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The Norfolk Churches Site: an occasional sideways glance at the churches of Norfolk

St Alban, Lakenham, Norwich

St Alban, Lakenham

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St Alban tower and south side apse apse south porch

    St Alban, Lakenham, Norwich
AMDG   St Alban, in the well-to-do suburb of Lakenham, is the best of the Anglican churches built between the wars in Norwich. The architect was Cecil Upcher, perhaps best known in the city for saving and restoring Pulls Ferry and the Ferry House, where he lived and worked. At first glance, it is a surprise that this elegant building, largely in the Early English style, should date from the 1930s, but the large, blind chancel is more of a clue, and the crisp suburban setting is reminiscent of that of the many south coast churches built in that decade.

The grand south porch is in the Norman style, and a fine sculpture of St Alban sits in an alcove looking east from the chancel wall. Below him are set three stones with plaques recording that they were brought here from Canterbury Cathedral, St Alban's Cathedral and Norwich Cathedral for a ceremony to mark the start of work on August 4th, 1932. They were dedicated by Bertram Pollock, the Bishop of Norwich, but it would be another five years before he could come back to consecrate the building in 1937, towards the end of his staggering 32 years as incumbent.

With the storm clouds of war already gathering, the opening of St Alban must have seemed a triumph of hope. The Norwich photographer George Plunkett came here on the afternoon of the 25th June 1938, the year after the opening, and took the photographs below. You can see at once that the Norman motif from the south porch is repeated in the arcades, creating a near-Classical effect.

St Alban in 1938 (c) The Plunkett website St Alban in 1938 looking east (c) The Plunkett website St Alban in 1938 looking west (c) The Plunkett website

I came to St Alban on a sunny day towards the end of July 2009, some 71 years later. Unlike other city churches, the urban context here is almost entirely unchanged, the polite Edwardian houses around still the setting that Upcher and Plunkett knew. I stepped through the west porch into an interior which was full of light - there is no coloured glass at all here. Again, and despite the exterior, the sense is of a Classical building, and the arcades a reminder of the influence of that genre on Modernism - blot out the clerestory, and we might easily be in part of Basil Spence's University of Sussex. The wooden chairs photographed by Plunkett have all gone, to be replaced rather uneasily by modern cushioned ones, although generally the clearing of clutter does the building a service. Above the clerestory rides a beautiful panelled roof, slightly canted and looking for all the world as if it has come here from an 18th Century country house.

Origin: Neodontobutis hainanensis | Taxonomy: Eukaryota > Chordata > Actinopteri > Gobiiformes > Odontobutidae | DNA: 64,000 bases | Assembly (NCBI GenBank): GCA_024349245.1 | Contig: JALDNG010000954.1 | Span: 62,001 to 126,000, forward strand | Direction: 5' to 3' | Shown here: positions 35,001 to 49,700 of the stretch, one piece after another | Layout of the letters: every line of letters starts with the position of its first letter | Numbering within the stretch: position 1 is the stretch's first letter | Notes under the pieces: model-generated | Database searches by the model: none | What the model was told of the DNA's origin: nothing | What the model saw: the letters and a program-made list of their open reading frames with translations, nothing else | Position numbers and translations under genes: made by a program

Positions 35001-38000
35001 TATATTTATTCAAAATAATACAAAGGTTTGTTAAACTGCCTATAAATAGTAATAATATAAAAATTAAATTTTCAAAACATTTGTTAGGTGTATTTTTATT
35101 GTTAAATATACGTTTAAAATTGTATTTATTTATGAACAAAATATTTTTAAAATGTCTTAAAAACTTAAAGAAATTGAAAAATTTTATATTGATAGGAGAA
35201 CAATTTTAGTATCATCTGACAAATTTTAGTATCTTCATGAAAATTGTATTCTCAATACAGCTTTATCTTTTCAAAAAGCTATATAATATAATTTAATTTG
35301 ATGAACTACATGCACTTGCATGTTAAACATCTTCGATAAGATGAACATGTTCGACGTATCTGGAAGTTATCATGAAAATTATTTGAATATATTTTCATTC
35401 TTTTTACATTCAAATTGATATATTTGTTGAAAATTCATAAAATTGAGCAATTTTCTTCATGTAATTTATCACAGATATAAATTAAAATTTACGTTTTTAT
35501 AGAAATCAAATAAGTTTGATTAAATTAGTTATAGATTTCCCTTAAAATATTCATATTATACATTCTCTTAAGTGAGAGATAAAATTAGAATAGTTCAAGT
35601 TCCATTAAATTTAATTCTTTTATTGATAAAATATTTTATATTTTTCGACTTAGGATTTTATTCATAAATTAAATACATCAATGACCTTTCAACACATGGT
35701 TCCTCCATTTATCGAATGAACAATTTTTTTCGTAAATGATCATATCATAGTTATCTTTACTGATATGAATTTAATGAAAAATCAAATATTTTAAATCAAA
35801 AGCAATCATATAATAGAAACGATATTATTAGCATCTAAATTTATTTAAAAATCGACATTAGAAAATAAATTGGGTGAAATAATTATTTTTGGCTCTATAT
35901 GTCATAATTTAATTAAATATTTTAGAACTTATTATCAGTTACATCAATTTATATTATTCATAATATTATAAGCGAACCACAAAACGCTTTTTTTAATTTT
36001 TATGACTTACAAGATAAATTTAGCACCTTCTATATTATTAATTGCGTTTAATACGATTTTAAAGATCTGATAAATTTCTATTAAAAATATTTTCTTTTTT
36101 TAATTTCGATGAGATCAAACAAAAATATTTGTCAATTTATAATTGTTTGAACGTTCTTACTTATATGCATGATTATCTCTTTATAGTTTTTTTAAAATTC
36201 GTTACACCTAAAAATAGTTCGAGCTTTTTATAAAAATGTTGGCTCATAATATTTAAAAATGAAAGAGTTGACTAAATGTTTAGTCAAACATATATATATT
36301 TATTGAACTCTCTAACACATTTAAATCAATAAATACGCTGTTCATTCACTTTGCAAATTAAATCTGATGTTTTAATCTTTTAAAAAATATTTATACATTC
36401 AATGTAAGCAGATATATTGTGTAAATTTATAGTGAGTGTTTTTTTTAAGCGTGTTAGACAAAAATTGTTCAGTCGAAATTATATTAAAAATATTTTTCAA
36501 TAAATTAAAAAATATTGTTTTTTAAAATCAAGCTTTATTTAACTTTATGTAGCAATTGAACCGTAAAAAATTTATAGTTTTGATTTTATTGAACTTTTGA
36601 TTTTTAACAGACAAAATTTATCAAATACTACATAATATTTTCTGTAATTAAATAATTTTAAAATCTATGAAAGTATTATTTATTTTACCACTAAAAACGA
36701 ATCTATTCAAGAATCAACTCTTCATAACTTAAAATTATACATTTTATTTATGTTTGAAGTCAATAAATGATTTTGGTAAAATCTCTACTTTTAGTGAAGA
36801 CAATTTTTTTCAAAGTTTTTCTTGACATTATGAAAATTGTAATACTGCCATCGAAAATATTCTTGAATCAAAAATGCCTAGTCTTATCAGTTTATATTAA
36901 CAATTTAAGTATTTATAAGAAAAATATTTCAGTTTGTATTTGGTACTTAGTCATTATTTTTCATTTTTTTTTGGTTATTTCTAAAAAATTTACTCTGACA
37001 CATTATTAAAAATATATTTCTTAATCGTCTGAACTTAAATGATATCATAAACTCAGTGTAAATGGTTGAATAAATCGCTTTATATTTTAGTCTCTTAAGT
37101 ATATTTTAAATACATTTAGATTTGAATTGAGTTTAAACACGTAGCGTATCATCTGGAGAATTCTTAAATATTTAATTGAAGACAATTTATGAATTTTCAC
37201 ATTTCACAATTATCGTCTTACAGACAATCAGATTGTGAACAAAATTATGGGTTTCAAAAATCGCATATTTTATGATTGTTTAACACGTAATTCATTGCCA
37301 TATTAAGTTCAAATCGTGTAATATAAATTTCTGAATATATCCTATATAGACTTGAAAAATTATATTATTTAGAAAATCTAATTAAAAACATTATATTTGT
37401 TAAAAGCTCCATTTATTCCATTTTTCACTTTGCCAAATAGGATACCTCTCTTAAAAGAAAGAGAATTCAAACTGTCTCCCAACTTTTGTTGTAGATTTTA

St Alban contains an interesting medieval survival. This is the 14th Century font which came from Knettishall, just over the Suffolk border. The parish church of Knettishall, which has always been in the Norwich Diocese, suffered abandonment in the early decades of the 20th century, and in 1933 its furnishings were dispersed, mostly to Riddlesworth church on the Norfolk side of the border, but the font came here. It was a happy coincidence that St Alban happened to be the only church in the diocese under construction at the time. The font cover appears Jacobean - it may well be by Upcher, who was an accomplished font cover designer, but his are usually in the Gothic style. Could it also have come from Knettishall?

In George Plunkett's photograph, the east wall of the chancel appears rather stark. The Reverend Hawthorn, Vicar here in the 1950s, obviously thought so too, and decided to suggest a competition in the pages of the Eastern Daily Press to provide a reredos. The winner was Christ in Glory by Geoffrey Camp, which depicts the Risen Christ above Norwich scenes. It is perhaps not the church's best feature. Rather better, to the south, the glazed windows of a side chapel are engraved with scenes from the Nativity. When I came here, the parish mid-week Eucharist was in progress, another reminder that the High Church end of the Church of England in Norwich is still hale and hearty. When it was over, the Priest and the congregation could not have been more friendly and welcoming - this must be a lovely church to go to.

  Risen Christ
   

You can see thousands of George Plunkett's other old photographs of Norwich on the Plunkett website

Simon Knott, July 2009

looking east looking west arcades light
Norwich East Knettishall font sanctuary altar and reredos ceiling
 looking west north aisle looking west Knettishall font clerestory and aisle

Canterbury Cathedral St Alban's Cathedral Norwich Cathedral


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The Norfolk Churches Site: an occasional sideways glance at the churches of Norfolk